"We want people to express their beliefs in a peaceful and reasonable way – without using such epithets and insulting institutions or specific officers, or, even worse, using violence," he said.
According to the police chief, people who held certain placards will be subjected to administrative liability and those involved in a minor scuffle could face criminal liability.
Around 1,000 young people rallied in Vilnius last Friday to express solidarity with anti-racism protests in the US and around the world triggered by the death of African-American George Floyd at the hands of a police officer.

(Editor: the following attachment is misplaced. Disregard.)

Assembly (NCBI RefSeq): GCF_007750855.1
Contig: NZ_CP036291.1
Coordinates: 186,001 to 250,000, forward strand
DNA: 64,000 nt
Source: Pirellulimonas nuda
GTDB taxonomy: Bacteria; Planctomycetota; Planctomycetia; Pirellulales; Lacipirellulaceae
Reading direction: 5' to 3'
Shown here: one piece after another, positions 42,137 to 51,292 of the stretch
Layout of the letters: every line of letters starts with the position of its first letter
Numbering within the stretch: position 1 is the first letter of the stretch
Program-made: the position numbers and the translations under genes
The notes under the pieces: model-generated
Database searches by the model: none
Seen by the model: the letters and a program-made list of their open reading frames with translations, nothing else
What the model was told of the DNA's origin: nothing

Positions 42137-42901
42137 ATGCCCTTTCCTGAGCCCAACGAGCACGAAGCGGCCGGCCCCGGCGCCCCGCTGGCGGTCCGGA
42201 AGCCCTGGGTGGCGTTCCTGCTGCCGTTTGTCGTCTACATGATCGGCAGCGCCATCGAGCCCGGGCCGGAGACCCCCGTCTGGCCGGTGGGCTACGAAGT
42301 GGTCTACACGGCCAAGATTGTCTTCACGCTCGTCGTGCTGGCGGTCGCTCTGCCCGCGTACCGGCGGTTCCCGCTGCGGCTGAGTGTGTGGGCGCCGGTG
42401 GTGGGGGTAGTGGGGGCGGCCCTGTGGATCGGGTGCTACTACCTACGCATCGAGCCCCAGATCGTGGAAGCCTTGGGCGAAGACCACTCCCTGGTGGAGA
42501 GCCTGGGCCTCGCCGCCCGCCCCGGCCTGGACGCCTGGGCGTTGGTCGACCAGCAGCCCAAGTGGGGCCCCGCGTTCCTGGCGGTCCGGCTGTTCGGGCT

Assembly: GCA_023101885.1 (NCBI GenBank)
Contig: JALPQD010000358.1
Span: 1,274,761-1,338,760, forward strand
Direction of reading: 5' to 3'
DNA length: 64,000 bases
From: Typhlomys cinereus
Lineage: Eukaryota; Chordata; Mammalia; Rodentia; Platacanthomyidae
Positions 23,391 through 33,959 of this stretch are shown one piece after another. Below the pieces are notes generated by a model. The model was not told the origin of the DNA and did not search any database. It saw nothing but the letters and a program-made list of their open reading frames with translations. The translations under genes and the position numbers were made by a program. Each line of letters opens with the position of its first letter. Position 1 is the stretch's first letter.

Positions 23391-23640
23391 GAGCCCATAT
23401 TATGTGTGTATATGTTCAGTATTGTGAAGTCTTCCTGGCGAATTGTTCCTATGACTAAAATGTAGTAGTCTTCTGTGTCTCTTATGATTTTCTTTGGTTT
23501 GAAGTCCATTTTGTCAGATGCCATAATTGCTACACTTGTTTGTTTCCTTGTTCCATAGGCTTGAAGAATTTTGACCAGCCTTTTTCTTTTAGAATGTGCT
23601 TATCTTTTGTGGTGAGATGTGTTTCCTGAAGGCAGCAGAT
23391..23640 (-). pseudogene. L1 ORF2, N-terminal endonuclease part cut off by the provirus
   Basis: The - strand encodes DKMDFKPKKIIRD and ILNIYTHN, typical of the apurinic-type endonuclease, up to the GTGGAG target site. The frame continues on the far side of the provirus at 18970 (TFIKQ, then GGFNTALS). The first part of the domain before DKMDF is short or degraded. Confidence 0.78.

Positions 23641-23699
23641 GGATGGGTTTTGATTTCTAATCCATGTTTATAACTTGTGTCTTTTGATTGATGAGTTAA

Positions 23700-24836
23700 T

Protesters, mostly university and high school students, held placards and chanted "Black Lives Matter", "I Can't Breathe" and "F..k the Police".
The crowd marched from Vilnius' central Cathedral Square to the US embassy where they kneeled for 8 minutes and 46 seconds, the same amount of time that the Minnesota officer held his knee on Floyd's neck, causing his death.
Outside the embassy, they were met by a group of counter-protesters who chanted "Freedom for Lithuania" and sang folk songs.
A minor scuffle broke out after a demonstrator tore a placard held by an anti-protester and knocked him onto the ground. The police intervened a few seconds later to prevent further violence.
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